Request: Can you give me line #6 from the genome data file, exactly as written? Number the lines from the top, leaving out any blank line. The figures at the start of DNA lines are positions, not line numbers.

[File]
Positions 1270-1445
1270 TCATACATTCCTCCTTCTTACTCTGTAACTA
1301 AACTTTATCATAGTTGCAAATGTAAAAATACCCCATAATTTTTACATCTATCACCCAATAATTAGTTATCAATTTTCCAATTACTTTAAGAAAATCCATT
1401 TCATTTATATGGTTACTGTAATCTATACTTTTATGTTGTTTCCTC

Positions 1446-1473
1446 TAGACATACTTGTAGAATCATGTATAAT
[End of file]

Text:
1446 TAGACATACTTGTAGAATCATGTATAAT